Friday, October 07, 2011

a work aesthetic / the machineries of joy

Timothy Gabriele points me to some recent pieces of his that address the legacy of industrial / Cold Wave / Electronic Body Wave / Minimal Synth and its reactivation in the last few years

The first of those, "Techno’s Labor Force, Rock’s Betrayal, and the Birth of the Fascist Groove Thing" is instalment #1 of a trilogy, he says: Part 2 will be posted on Pop Matters in a few days and traces "the industrial sonic (concrete/atonal strand) through 90s scenes like gabber, idm, drill n bass, and techstep at a time when 'industrial' itself became more heavy guitar rock" while Part 3 will follow the trajectory "into the present with post-millenial acts/scenes like glitch and Mille Plateaux illbient, House of God/Downwards/Surgeon/Sandwell District, Vex'd style dubstep, Ekoplekz, CLR techno."

(Now Tim, don't be forgetting Mordant Music, who have that connection to 2nd-wave
Avant-F/WORK-ers Portion Control. And Moon Wiring Club are hugely influenced by Laibach's Kapital - got to be vinyl version, mind!).

If I were to redo Energy Flash now, this is one of the threads that could do with pulling out more... just how many 90s electronic bods, from Jeff Mills to Achim Szepanski to Oliver Chesler, have the industrial connection. In America, for many it was the gateway drug into techno. But then in the U.K. you have Greater Than One turning into a menagerie of bleep/rave/gabber alter-egos.. And weren't Black Dog coming originally from a Coil-y sigil-ly esoterrorist type place? Mixmaster Morris started out in this zone too I think, transitioning through sample-heavy DJ-cutup type tracks into chillbient...

Talking of A Work Aesthetic: now this is a track the Monitor crew used to love. Can't remember if it was Stubbs or Oldfield who had the record, but it got played a lot at DJ sets.

Arbeit meaning Work of course.

Tune got remade for this Krupps remix project that came out in the late Eighties if i recall right (Oldfield got to interview them for MM)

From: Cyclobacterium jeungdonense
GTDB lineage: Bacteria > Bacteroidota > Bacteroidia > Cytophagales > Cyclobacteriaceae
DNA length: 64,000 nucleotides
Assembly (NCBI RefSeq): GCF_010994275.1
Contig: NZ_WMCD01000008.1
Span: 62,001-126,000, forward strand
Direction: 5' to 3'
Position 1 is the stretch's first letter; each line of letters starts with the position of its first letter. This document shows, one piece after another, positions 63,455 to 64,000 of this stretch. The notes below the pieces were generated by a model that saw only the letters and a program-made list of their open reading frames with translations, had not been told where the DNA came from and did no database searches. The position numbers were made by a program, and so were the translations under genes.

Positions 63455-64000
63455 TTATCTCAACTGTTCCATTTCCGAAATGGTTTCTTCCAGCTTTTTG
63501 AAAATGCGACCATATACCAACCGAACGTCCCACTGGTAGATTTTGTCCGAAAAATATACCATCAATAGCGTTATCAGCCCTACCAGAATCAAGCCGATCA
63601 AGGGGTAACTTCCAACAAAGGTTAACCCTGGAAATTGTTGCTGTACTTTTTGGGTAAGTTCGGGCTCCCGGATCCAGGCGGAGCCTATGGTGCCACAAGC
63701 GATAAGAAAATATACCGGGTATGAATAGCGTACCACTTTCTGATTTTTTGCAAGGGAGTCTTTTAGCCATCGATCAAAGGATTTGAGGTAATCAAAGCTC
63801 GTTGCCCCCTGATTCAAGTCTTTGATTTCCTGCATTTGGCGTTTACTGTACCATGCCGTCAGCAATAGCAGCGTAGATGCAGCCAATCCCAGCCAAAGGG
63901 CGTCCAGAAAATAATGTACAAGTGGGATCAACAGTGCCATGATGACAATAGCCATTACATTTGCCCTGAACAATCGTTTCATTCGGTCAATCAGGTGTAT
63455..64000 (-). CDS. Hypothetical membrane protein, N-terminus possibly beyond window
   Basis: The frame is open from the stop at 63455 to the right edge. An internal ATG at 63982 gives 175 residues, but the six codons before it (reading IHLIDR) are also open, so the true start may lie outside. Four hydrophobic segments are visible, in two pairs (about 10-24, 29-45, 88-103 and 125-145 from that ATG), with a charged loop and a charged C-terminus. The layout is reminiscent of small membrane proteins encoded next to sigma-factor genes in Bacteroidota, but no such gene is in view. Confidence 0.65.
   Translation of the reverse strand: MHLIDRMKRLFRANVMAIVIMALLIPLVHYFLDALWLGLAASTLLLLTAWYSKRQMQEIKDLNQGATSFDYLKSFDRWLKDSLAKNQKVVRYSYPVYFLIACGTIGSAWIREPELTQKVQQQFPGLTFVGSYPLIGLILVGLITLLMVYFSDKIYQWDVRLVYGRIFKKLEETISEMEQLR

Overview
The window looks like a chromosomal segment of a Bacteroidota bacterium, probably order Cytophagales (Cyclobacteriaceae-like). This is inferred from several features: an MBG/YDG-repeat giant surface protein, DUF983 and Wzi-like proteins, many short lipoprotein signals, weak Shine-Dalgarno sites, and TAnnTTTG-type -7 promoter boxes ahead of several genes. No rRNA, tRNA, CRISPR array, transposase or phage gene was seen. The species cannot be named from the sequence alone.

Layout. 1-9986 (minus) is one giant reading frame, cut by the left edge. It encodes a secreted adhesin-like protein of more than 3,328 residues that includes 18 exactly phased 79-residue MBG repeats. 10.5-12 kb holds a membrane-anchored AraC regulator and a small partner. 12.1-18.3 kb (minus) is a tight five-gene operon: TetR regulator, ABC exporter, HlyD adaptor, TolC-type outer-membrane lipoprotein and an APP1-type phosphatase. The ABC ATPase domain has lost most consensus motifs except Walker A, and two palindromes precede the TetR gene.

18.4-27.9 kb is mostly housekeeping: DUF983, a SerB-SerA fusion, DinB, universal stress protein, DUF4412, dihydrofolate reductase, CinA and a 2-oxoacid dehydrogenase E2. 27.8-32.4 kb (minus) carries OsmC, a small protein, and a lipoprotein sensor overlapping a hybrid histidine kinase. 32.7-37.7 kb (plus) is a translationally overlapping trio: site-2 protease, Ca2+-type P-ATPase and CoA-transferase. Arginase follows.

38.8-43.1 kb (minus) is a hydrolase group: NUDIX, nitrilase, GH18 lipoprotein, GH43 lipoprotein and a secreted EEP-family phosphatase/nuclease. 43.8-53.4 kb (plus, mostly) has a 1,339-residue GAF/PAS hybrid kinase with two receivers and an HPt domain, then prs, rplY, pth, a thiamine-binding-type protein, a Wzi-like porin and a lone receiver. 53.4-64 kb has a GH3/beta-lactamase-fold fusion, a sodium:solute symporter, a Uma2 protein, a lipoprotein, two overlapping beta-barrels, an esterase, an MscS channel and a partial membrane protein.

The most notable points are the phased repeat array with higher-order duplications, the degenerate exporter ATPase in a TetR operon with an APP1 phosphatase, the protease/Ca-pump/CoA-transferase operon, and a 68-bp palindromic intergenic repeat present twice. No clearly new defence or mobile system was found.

Don't recall hearing this other early Krupps project at the time, but "Steelworks Symphony" seems to very slightly predate Test Dept, if not quite Neubauten. For some reason though Bohn-heads in those days regarded Die Krupps as chancers and 'jumpers,or so I seem to recall

Nitzer Ebb! I saw them at the Fridge in Brixton. They could certainly put on a good show, but I (and probably most people who'd have any atrraction to this kind of music) could never get past the DAF-tribute-band thing. Dan Miller really believed in them and stuck with them though.

(Now I think about it I reviewed the third album, on which Ebb tried to break with that pattern and explore bluesier/rock-ier modes (as did, er, Mode, round about the same time))

DAF! If anything is the industrial/acidhaus shared DNA alpha-origin point it's them (and Liaisons Dangereuses).

Look for old DAFtunes on YouTube and you find countless live-footages of their 2011 reunion tour! But also:

Later they tried to go mersh/Mode with things like "Absolute Bodycontrol" and "Brothers"

DAFt things I've done in my time: bought the Gabi Del Dago debut solo album the month it came out. I think it was one of those heavy-discount/"chart hype" jobs that record companies used to do back then, but still...

Sold it a few weeks later.

Probably would have done better with the Robert Gorl solo stuff.